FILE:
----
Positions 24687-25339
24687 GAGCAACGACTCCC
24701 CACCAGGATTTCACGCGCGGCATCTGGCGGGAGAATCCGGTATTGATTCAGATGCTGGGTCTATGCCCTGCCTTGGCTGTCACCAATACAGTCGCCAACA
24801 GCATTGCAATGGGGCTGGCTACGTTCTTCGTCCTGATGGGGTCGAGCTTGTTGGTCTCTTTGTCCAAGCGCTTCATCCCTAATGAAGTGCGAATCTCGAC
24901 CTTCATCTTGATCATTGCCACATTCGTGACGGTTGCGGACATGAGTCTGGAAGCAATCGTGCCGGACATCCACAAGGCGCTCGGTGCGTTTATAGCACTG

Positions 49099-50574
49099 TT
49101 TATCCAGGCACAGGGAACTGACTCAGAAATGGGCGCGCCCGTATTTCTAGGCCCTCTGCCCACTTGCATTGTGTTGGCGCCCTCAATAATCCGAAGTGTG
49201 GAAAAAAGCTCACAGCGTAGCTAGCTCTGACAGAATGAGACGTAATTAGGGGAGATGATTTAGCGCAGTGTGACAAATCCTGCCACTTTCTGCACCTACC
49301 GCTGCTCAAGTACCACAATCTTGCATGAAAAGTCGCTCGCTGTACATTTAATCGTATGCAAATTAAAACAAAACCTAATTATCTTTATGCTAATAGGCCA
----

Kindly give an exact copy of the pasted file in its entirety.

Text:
Positions 24687-25339
24687 GAGCAACGACTCCC
24701 CACCAGGATTTCACGCGCGGCATCTGGCGGGAGAATCCGGTATTGATTCAGATGCTGGGTCTATGCCCTGCCTTGGCTGTCACCAATACAGTCGCCAACA
24801 GCATTGCAATGGGGCTGGCTACGTTCTTCGTCCTGATGGGGTCGAGCTTGTTGGTCTCTTTGTCCAAGCGCTTCATCCCTAATGAAGTGCGAATCTCGAC
24901 CTTCATCTTGATCATTGCCACATTCGTGACGGTTGCGGACATGAGTCTGGAAGCAATCGTGCCGGACATCCACAAGGCGCTCGGTGCGTTTATAGCACTG

Positions 49099-50574
49099 TT
49101 TATCCAGGCACAGGGAACTGACTCAGAAATGGGCGCGCCCGTATTTCTAGGCCCTCTGCCCACTTGCATTGTGTTGGCGCCCTCAATAATCCGAAGTGTG
49201 GAAAAAAGCTCACAGCGTAGCTAGCTCTGACAGAATGAGACGTAATTAGGGGAGATGATTTAGCGCAGTGTGACAAATCCTGCCACTTTCTGCACCTACC
49301 GCTGCTCAAGTACCACAATCTTGCATGAAAAGTCGCTCGCTGTACATTTAATCGTATGCAAATTAAAACAAAACCTAATTATCTTTATGCTAATAGGCCA